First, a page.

Professor Sunder is a leading scholar in the legal regulation of culture. Her work traverses numerous legal fields, from intellectual property and cultural property to human rights law and the First Amendment. She asks how age-old legal doctrines impede, rather than facilitate, change and modernity within traditional cultures. Adopting an interdisciplinary method, she argues that cultural studies and globalization studies can help us to modernize antiquated laws for the 21st century.
Her recent publications include: “Enlightened Constitutionalism,” Connecticut Law Review (symposium paper, forthcoming 2005); “The Romance of the Public Domain,” California Law Review (2004); “Piercing the Veil,” Yale Law Journal (2003); and “Cultural Dissent,” Stanford Law Review (2001). She has authored numerous comments and chapters in books and is the editor of Gender and Feminist Theory in Law and Society (forthcoming 2005). She is a contributor to Findlaw.com.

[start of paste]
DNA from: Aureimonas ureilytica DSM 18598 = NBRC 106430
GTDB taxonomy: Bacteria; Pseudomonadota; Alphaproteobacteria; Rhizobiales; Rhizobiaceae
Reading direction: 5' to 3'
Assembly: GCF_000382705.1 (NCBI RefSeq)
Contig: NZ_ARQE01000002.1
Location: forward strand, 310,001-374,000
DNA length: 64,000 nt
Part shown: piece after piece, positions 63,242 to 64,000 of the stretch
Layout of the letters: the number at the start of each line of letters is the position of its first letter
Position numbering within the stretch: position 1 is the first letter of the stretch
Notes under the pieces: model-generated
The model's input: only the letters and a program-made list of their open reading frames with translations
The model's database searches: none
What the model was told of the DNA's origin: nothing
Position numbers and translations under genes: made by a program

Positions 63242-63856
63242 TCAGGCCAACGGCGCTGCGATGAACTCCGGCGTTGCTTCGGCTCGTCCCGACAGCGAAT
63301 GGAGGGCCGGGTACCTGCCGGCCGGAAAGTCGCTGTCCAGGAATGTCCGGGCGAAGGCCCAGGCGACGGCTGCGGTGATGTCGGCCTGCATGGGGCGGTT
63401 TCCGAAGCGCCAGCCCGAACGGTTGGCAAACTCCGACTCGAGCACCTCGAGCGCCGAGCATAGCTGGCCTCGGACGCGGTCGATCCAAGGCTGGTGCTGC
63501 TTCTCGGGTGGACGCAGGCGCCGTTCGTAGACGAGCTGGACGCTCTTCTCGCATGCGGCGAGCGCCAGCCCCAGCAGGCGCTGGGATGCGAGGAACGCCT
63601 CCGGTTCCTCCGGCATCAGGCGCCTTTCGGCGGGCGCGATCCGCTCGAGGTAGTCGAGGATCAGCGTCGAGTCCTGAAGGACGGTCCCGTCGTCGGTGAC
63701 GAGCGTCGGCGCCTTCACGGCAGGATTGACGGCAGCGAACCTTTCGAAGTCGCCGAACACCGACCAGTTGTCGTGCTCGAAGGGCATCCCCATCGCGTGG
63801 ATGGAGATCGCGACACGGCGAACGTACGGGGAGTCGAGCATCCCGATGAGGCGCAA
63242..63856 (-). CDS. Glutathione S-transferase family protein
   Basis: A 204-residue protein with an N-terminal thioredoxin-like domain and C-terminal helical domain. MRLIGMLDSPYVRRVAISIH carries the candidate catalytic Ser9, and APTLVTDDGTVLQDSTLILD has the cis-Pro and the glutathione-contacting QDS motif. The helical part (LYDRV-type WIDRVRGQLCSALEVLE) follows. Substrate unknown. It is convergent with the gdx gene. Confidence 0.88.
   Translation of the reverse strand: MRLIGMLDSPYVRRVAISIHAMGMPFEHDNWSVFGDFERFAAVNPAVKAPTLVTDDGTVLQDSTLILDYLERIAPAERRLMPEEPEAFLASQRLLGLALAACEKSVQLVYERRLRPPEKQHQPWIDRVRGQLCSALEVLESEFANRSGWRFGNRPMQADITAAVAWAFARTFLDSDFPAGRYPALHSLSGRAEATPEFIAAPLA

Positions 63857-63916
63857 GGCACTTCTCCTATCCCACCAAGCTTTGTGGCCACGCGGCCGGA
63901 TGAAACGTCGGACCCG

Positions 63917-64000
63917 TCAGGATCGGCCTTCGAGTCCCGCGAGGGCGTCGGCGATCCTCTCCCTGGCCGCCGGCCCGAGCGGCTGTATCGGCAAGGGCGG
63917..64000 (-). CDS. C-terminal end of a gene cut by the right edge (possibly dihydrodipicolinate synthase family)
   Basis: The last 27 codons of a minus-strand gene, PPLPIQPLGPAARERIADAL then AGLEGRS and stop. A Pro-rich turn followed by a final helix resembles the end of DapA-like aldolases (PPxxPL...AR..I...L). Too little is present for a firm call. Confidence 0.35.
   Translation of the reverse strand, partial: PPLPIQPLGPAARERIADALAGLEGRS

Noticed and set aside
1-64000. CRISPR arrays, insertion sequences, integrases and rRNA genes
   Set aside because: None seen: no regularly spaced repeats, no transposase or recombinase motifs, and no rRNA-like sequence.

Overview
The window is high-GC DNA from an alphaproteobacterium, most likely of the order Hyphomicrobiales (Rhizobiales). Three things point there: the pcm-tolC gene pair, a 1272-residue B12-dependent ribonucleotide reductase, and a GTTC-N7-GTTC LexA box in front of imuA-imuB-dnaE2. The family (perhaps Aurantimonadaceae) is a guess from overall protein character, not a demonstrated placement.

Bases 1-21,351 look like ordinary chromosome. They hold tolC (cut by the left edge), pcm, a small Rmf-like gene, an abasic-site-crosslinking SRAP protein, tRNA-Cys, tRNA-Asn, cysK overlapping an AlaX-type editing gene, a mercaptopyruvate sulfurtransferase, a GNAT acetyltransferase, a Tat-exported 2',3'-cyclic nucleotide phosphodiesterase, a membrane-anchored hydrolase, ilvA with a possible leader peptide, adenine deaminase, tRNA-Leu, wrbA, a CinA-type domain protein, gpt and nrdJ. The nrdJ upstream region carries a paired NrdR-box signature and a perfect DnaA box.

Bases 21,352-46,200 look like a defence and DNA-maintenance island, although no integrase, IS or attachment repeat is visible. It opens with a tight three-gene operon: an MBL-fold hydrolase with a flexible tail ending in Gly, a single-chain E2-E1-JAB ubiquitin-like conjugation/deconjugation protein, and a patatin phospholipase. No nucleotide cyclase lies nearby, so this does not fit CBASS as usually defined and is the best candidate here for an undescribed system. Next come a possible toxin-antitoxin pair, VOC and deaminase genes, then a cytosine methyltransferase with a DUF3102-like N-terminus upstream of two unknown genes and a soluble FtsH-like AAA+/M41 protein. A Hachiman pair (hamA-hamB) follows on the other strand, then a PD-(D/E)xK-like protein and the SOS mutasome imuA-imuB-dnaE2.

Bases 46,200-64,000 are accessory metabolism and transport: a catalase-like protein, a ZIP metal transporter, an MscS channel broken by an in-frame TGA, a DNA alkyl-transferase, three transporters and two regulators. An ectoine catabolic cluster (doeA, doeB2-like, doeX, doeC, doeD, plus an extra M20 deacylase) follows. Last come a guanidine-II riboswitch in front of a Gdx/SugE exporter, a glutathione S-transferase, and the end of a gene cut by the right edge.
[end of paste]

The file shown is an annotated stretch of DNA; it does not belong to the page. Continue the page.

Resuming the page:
Yochai Benkler a Professor of Law at Yale Law School. His research focuses on the effects of laws that regulate information production and exchange on the distribution of control over information flows, knowledge, and culture in the digital environment. His particular focus has been on the neglected role of commons-based approaches towards management of resources in the digitally networked environment. He has written about the economics and political theory of rules governing telecommunications infrastructure, with a special emphasis on wireless communications, rules governing private control over information, in particular intellectual property, and of relevant aspects of U.S. constitutional law.